(4) Deep spectroscopic LF of Abell 85. Fig. 4 shows the comparison between our LF and other cluster and field LFs from the literature. We compare with the LF of the Virgo and Abell 2199 clusters (Rines & Geller 2008) because they are the two deepest spectroscopic LFs of nearby clusters covering a significant fraction of their respective virial radii (out to ∼0.7 R200 , very similar to our coverage). In addition, we include the LF from P06 because it is a photometric LF obtained by stacking a large sample of 69 clusters, and it exhibits the most statistically meaningful example of an upturn. Finally, we compare with the field LF from Blanton et al. (2005). We note that all LFs in Fig. 4 have been derived using SDSS photometry. The very steep upturn present by the stacked photometric LF (α ∼ −2.2) is not observed in any of the nearby clusters. While A85 shows a slightly steeper slope than Virgo and A2199, it is not nearly as steep as the photometric LF. The discrepancy between the LF of A85 and the composite cluster LF from P06 can be traced back to the different methodologies applied to derive them. First, we introduced a stringent colour cut in the selection of our spectroscopic targets (see Section 2.1). Secondly, our spectroscopic LF is based on accurate cluster membership using the galaxy recessional velocity, while photometric LFs necessarily rely on a statistical background subtraction. The open circles in Fig. 4 show the photometric LF of A85, derived from the number counts of candidate cluster galaxies with (g − r) < 1.0, and after performing a statistical background subtraction using galaxies (with the same colour cut) from 50 SDSS random fields of the same area as our A85 survey. It is clear that the photometric LF of A85 closely matches the spectroscopic LF, except for a steeper faint-end slope, which moves towards the P06 value. We quantify this difference by fitting a power-law function to these LFs in the −18 ≤ Mr ≤ −16 magnitude range. We prefer this simple approach to minimize the degeneracies present when fitting a double Schechter function (see Section 3). We derive power-law faint-end slopes αf = −1.5, −1.8 and −2.1 for the spectroscopic LF of A85, the photometric LF of A85 and the stacked photometric LF from P06, respectively. We note that cosmic variance of the cluster LF, or any mass dependence, cannot explain the discrepancy between the composite cluster LF and that of A85. P06 show that 90 per cent of their nearby cluster sample have individual LFs consistent with the composite one. shown in Fig. 4. Moreover, the photometric LF for A85 itself from P06 is totally consistent with having a very steep faint end (see their fig. 5). This all suggests that the composite photometric LF from P06 suffers from contamination at the faint end, resulting in much steeper slopes than what is found using spectroscopic data. The field spectroscopic LF presented by Blanton et al. (2005) shows an upturn and a faint-end slope (α = −1.5) similar to the one of A85. Contrary to some claims from photometrically derived cluster LFs, Fig. 4 shows that the faint-end slope in A85 and the field are consistent with each other – i.e. clusters of these masses do not seem to contain a significant excess of dwarf galaxies with respect to the field. This, in turn, suggests that the environment may not play a major role in determining the abundance of low-mass galaxies (cf. Tully et al. 2002), but only acts to modify their star formation activity. While the overall abundance of dwarfs in the field and in clusters like A85 is the same, blue dwarfs dominate in the former environments, and red dwarfs in the latter. Environmental processes involving the loss of the galaxy gas reservoirs (e.g. Quilis, Moore & Bower 2000; Bekki, Couch & Shioya 2002), followed by the subsequent halt of the star formation, and the reddening of their stellar populations are the obvious mechanisms invoked to explain the colour transformation of cluster dwarfs. It is however not yet clear whether the efficiency of these processes depends on the halo mass or not. Lisker et al. (2013) propose that quiescent cluster dwarfs originate as the result of early (see also S´anchez-Janssen & Aguerri 2012) and prolonged environmental influence in both group- and cluster-size haloes. Along these lines, Wetzel et al. (2013) find that group preprocessing is responsible for up to half of the quenched satellite population in massive clusters. On the other hand, P06 suggest that the excess of red dwarfs in clusters is a threshold process that occurs within the cluster virial radius (see also S´anchez-Janssen, Aguerri & Mu˜nozTu˜no´ n 2008), but their exact abundance is nevertheless a function of clustercentric radius: the upturn becomes steeper as the distance from the centre increases. Our data set calls for a study of the LF as a function of radial distance from the cluster centre, and an investigation of the properties of A85 dwarfs in substructures and infalling groups. This will be the subject of future papers in this series. 5 CONCLUSIONS We obtained 2861 low-resolution spectra for galaxies down to mr = 22 mag within the virial radius of the nearby (z = 0.055) galaxy cluster A85. This unique data set allowed us to identify 438 galaxy cluster members, and build the spectroscopic LF of A85 down to M∗ + 6. The resulting LF is best modelled by a double Schechter function due to the presence of a statistically significant upturn at the faint end. The amplitude of this upturn (α = −1.58+0.19 −0.15 ), however, is much smaller than that of most photometric cluster LFs previously reported in the literature. The faint-end slope of the LF in A85 is consistent, within the uncertainties, with that of the field. We investigate the nature of the galaxy population dominating the faint end of the LF of A85 by dividing the galaxies according to their (g − r) colour. The red population dominates at low luminosities, and is the main factor responsible for the upturn. This is different from the field LF: while a relatively steep upturn is also present in the red population, blue galaxies are the prevalent population. The fact that the slopes of the spectroscopic LFs in the field and in a cluster as massive as A85 are similar suggests that the cluster environment does not play a major role in determining the abundance of low-mass galaxies, but it does influence the star formation history of dwarfs. MNRASL 444, L34–L38 (2014). Downloaded from http://mnrasl.oxfordjournals.org/ at University of Torino on December 7, 2015. Figure 4. Comparison between our LF and others present in literature: the stacked photometric LF of 69 clusters from Popesso et al. (2006), the spectroscopic LFs of A2199 and Virgo from Rines & Geller (2008) and the field galaxy LF from Blanton et al. (2005). The photometric LF of A85 is also shown with open circles.. L37.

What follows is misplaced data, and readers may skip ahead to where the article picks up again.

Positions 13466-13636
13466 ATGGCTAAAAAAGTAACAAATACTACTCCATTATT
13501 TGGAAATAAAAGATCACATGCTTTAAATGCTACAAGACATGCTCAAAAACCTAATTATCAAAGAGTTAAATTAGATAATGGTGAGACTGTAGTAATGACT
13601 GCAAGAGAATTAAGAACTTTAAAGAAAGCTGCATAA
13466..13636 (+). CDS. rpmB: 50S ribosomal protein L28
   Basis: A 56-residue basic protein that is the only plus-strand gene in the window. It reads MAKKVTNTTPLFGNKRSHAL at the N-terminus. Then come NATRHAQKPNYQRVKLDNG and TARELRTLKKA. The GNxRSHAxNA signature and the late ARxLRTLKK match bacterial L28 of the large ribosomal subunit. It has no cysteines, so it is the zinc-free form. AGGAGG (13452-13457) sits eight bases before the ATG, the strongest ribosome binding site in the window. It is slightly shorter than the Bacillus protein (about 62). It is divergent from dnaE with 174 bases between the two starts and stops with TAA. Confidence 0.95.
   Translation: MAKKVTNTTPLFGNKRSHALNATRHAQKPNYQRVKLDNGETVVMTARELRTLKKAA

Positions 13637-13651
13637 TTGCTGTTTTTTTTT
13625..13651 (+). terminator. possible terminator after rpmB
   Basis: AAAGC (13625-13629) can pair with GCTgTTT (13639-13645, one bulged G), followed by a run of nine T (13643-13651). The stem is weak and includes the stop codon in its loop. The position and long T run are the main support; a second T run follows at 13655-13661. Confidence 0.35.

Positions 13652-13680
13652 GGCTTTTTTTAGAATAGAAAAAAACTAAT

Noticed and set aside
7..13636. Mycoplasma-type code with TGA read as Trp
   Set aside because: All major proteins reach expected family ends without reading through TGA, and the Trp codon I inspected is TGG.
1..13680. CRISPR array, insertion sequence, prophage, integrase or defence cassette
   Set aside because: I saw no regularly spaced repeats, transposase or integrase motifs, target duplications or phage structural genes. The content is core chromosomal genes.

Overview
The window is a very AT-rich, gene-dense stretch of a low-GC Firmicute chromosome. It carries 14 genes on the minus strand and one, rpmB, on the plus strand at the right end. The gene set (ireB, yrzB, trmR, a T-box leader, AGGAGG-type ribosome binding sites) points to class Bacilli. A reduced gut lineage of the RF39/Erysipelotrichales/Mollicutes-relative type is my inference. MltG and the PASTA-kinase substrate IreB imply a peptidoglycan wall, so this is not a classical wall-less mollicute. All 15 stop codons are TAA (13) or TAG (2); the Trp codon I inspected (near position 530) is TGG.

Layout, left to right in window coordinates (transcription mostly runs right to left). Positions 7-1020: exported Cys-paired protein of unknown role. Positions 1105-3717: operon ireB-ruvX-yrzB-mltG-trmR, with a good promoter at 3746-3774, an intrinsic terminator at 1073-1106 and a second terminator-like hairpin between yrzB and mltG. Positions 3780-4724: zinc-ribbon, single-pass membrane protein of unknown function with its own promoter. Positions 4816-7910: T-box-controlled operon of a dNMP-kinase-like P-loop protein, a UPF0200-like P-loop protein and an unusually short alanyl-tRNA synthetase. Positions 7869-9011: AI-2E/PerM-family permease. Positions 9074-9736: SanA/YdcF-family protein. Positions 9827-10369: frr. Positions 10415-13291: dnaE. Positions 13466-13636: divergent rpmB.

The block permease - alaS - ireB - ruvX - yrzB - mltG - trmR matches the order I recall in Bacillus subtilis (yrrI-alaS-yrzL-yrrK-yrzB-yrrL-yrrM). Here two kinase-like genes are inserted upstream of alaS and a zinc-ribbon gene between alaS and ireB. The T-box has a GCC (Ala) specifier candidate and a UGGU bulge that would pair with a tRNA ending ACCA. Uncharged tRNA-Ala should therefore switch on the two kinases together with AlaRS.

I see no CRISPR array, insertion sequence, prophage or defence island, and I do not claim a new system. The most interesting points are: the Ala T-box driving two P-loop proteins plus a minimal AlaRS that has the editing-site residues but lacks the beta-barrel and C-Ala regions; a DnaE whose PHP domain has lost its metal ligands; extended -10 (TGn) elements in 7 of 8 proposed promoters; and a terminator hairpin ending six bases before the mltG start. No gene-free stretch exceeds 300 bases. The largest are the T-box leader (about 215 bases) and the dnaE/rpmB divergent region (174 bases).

(5) L38. I. Agulli et al.. AC K N OW L E D G E M E N T S IA, AD and ALS acknowledge partial support from the INFN grant InDark and from the grant Progetti di Ateneo TO Call 2012 0011 ‘Marco Polo’ of the University of Torino. This research has made use of the Sixth Data Release of the SDSS, and of the NASA/IPAC Extragalactic Database which is operated by the Jet Propulsion Laboratory, California Institute of Technology, under contract with the National Aeronautics and Space Administration. REFERENCES. MNRASL 444, L34–L38 (2014). This paper has been typeset from a TEX/LATEX file prepared by the author.. Downloaded from http://mnrasl.oxfordjournals.org/ at University of Torino on December 7, 2015. Adelman-McCarthy J. K. et al., 2008, ApJS, 175, 297 Aguerri J. A. L., S´anchez-Janssen R., 2010, A&A, 521, A28 Aguerri J. A. L., S´anchez-Janssen R., Mu˜noz-Tu˜no´ n C., 2007, A&A, 471, 17 Andreon S., Cuillandre J.-C., Puddu E., Mellier Y., 2006, MNRAS, 372, 60 Bardelli S., Zucca E., Vettolani G., Zamorani G., Scaramella R., Collins C. A., MacGillivray H. T., 1994, MNRAS, 267, 665 Barkhouse W. A., Yee H. K. C., L´opez-Cruz O., 2007, ApJ, 671, 1471 Bekki K., Couch W. J., Shioya Y., 2002, ApJ, 577, 651 Benson A. J., Lacey C. G., Baugh C. M., Cole S., Frenk C. S., 2002, MNRAS, 333, 156 Benson A. J., Bower R. G., Frenk C. S., Lacey C. G., Baugh C. M., Cole S., 2003, ApJ, 599, 38 Blanton M. R. et al., 2003, ApJ, 592, 819 Blanton M. R., Lupton R. H., Schlegel D. J., Strauss M. A., Brinkmann J., Fukugita M., Loveday J., 2005, ApJ, 631, 208 Brooks A. M., Kuhlen M., Zolotov A., Hooper D., 2013, ApJ, 765, 22 Cava A. et al., 2010, MNRAS, 409, L19 De Propris R. et al., 2003, MNRAS, 342, 725 Diaferio A., 1999, MNRAS, 309, 610 Diaferio A., Geller M. J., 1997, ApJ, 481, 633 Durret F., Gerbal D., Lobo C., Pichon C., 1999, A&A, 343, 760 Hilker M., Mieske S., Infante L., 2003, A&A, 397, L9 Hogg D. W. et al., 2004, ApJ, 601, L29 Infante L., Mieske S., Hilker M., 2003, Ap&SS, 285, 87 Izzo C., Kornweibel N., McKay D., Palsa R., Peron M., Taylor M., 2004, The Messenger, 117, 33 Kennicutt R. C., Jr, 1992, ApJ, 388, 310 Klypin A., Kravtsov A. V., Valenzuela O., Prada F., 1999, ApJ, 522, 82. Kurtz M. J., Mink D. J., Wyatt W. F., Fabricant D. G., Torres G., Kriss G. A., Tonry J. L., 1992, in Worrall D. M., Biemesderfer C., Barnes J., eds, ASP Conf. Ser. Vol. 25, Astronomical Data Analysis Software and Systems I. Astron. Soc. Pac., San Francisco, p. 432 Lisker T., Weinmann S. M., Janz J., Meyer H. T., 2013, MNRAS, 432, 1162 Mieske S., Hilker M., Infante L., Mendes de Oliveira C., 2007, A&A, 463, 503 Misgeld I., Mieske S., Hilker M., 2008, A&A, 486, 697 Misgeld I., Hilker M., Mieske S., 2009, A&A, 496, 683 Pfeffer J., Baumgardt H., 2013, MNRAS, 433, 1997 Popesso P., B¨ohringer H., Brinkmann J., Voges W., York D. G., 2004, A&A, 423, 449 Popesso P., Biviano A., B¨ohringer H., Romaniello M., 2006, A&A, 445, 29 (P06) Quilis V., Moore B., Bower R., 2000, Science, 288, 1617 Rines K., Diaferio A., 2006, AJ, 132, 1275 Rines K., Geller M. J., 2008, AJ, 135, 1837 Rines K., Geller M. J., Kurtz M. J., Diaferio A., 2003, AJ, 126, 2152 S´anchez-Janssen R., Aguerri J. A. L., 2012, MNRAS, 424, 2614 S´anchez-Janssen R., Iglesias-P´aramo J., Mu˜noz-Tu˜no´ n C., Aguerri J. A. L., V´ılchez J. M., 2005, A&A, 434, 521 S´anchez-Janssen R., Aguerri J. A. L., Mu˜noz-Tu˜no´ n C., 2008, ApJ, 679, L77 Serra A. L., Diaferio A., 2013, ApJ, 768, 116 Serra A. L., Diaferio A., Murante G., Borgani S., 2011, MNRAS, 412, 800 Springel V. et al., 2008, MNRAS, 391, 1685 Trentham N., Hodgkin S., 2002, MNRAS, 333, 423 Trentham N., Tully R. B., 2002, MNRAS, 335, 712 Trentham N., Sampson L., Banerji M., 2005, MNRAS, 357, 783 Tully R. B., Somerville R. S., Trentham N., Verheijen M. A. W., 2002, ApJ, 569, 573 Wetzel A. R., Tinker J. L., Conroy C., van den Bosch F. C., 2013, MNRAS, 432, 336 White S. D. M., Rees M. J., 1978, MNRAS, 183, 341 Worthey G., 1994, ApJS, 95, 107 Yagi M., Kashikawa N., Sekiguchi M., Doi M., Yasuda N., Shimasaku K., Okamura S., 2002, AJ, 123, 87.